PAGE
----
All three varsity programs are poised to play in the PIAA District III playoff​s.​ In addition to the tennis team earning a team playoff berth, Jonah ​R.’20 and ​ George M​.’19​ have earned bids to the singles tournament while Herbert ​B.​’18 and Carter A​.’18 will compete in the doubles tournamen​t.​ Girls Lacrosse has earned a place in the Lancaster-Lebanon League playoffs after completing a regular season league record of 9-2​. ​Nick A​.’18 competed at Penn Relays as he anchored the 4 x 100 meter relay team from J​.​P. McCaskey​ and Boys Lacrosse remains in contention for a Lancaster-Lebanon League Playoff spot after beating Warwick for the first time in 12 years.

Peak Action Photography
Peak Action Photography
Peak Action Photography
262_DSA7600
268_DSA7620
286_DSA7692
292_DSA7707
302_DSA7749
306_DSA7756
4/11/18, Lancaster, Lancaster Country Day,  ...
4/11/18, Lancaster, Lancaster Country Day,  ...
4/11/18, Lancaster, Lancaster Country Day,  ...
4/11/18, Lancaster, Lancaster Country Day,  ...
4/11/18, Lancaster, Lancaster Country Day,  ...
111_DSB1865
135_DSB1933
IMG_4838
IMG_4840
IMG_4847
IMG_4850
329_DSA7832 2
401_DSA8082
405_DSA8097
427_DSA8161
503_DSA8413 2
574_DSA8647
641_DSB2177
Lancaster Country Day School  V Boys Lax4-23-18
Lancaster Country Day School  V Boys Lax4-23-18
Lancaster Country Day School  V Boys Lax4-23-18
Lancaster Country Day School  V Boys Lax4-23-18
Lancaster Country Day School  V Boys Lax4-23-18
IMG_4854
IMG_4857
IMG_4859
IMG_4864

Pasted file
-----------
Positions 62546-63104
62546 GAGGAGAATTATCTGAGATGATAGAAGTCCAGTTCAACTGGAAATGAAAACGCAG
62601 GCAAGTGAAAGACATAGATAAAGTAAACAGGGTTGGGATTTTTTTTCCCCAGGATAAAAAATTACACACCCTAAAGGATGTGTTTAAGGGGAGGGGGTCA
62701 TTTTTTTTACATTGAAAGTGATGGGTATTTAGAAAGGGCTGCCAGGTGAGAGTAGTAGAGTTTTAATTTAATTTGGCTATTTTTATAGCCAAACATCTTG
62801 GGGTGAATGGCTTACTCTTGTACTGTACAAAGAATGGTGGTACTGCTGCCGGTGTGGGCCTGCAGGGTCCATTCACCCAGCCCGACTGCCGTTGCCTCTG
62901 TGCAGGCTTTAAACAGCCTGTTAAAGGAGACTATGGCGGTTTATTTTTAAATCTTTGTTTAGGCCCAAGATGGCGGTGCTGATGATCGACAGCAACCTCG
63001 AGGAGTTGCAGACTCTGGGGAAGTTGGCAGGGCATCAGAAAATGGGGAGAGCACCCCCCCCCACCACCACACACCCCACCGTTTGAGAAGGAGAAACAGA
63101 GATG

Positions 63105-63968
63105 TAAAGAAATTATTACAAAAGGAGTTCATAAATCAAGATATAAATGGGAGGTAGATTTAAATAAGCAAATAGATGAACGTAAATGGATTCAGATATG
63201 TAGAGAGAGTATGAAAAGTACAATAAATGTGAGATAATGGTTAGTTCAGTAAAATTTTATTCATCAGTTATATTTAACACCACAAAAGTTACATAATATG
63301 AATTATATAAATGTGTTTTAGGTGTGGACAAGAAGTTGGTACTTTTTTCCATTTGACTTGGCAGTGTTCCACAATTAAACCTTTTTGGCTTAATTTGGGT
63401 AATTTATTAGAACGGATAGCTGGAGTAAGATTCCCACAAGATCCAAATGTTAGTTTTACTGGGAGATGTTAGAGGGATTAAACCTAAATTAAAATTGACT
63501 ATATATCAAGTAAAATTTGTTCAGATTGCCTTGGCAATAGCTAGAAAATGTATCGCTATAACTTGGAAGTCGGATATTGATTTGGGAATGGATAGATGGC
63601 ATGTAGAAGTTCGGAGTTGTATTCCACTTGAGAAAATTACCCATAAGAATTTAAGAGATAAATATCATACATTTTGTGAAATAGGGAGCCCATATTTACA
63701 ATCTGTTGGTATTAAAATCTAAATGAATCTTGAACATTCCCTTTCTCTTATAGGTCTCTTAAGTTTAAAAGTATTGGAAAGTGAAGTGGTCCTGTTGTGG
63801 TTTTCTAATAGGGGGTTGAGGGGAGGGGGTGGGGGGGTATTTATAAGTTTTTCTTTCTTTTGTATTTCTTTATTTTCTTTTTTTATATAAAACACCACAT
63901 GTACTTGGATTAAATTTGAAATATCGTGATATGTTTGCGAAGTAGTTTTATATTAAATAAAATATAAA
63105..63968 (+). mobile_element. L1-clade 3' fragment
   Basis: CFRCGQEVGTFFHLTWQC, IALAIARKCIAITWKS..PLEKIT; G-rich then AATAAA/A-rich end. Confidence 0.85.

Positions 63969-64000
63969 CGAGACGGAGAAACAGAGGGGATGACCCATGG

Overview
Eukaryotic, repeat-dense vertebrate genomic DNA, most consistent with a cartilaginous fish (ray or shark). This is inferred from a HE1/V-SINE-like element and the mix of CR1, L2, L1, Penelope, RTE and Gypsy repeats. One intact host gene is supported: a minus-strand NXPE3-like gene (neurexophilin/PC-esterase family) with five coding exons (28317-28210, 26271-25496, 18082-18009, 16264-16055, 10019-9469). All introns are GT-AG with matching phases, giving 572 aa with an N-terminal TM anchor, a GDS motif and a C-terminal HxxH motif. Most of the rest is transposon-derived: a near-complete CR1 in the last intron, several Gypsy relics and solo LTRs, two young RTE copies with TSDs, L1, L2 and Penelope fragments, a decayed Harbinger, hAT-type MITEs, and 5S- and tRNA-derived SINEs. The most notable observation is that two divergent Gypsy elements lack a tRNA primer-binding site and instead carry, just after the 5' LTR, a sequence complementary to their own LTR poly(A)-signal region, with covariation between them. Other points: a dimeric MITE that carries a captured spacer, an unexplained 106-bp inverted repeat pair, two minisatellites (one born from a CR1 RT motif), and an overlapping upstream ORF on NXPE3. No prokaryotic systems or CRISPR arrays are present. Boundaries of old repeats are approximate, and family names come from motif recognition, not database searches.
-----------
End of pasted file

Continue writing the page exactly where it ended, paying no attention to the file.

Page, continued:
IMG_4875
IMG_4876

Winter Sports Slideshow

The LCDS boys and girls varsity basketball squads have hit the hardwood running this year! Both teams have competed well, already notching double-digit wins with a third of the season still to play. Both squads are in prime position for a postseason run. The boys and girls squash teams have reveled in having our new home courts, which have already hosted several matches against visiting schools. Right now, both the boys and girls squads are focused on preparing for the U.S. High School Team Squash Championships, which begin next Friday in Philadelphia.

0039_DSB7666
0284_DSB8056
0210_DSA4758
0193_DSB7906
0119_DSA4625
0104_DSB7803
0089_DSB7779
0447_DSB8360
0421_DSA5009
0394_DSB8244
12/15/17, Lancaster, Lancaster Country Day School, Basketball  ...
12/15/17, Lancaster, Lancaster Country Day School, Basketball  ...
12/15/17, Lancaster, Lancaster Country Day School, Basketball  ...
12/15/17, Lancaster, Lancaster Country Day School, Basketball  ...
12/15/17, Lancaster, Lancaster Country Day School, Basketball  ...
0765_DSB8913
0924_DSB9131
0906_DSA5611
0885_DSB9081
12/15/17, Lancaster, Lancaster Country Day School, Basketball  ...
12/15/17, Lancaster, Lancaster Country Day School, Basketball  ...
12/15/17, Lancaster, Lancaster Country Day School, Basketball  ...
12/15/17, Lancaster, Lancaster Country Day School, Basketball  ...
12/15/17, Lancaster, Lancaster Country Day School, Basketball  ...
12/15/17, Lancaster, Lancaster Country Day School, Basketball  ...
Advertising Photography for F&M College's Athletic Deptartment.
1/24/18, Lancaster, Lancaster Country Day,  ...
Advertising Photography for F&M College's Athletic Deptartment.
Advertising Photography for F&M College's Athletic Deptartment.
Advertising Photography for F&M College's Athletic Deptartment.
Advertising Photography for F&M College's Athletic Deptartment.
1/24/18, Lancaster, Lancaster Country Day,  ...
1/24/18, Lancaster, Lancaster Country Day,  ...
1/24/18, Lancaster, Lancaster Country Day,  ...
1/24/18, Lancaster, Lancaster Country Day,  ...
1/24/18, Lancaster, Lancaster Country Day,  ...
1/24/18, Lancaster, Lancaster Country Day,  ...

Enduring and Prevailing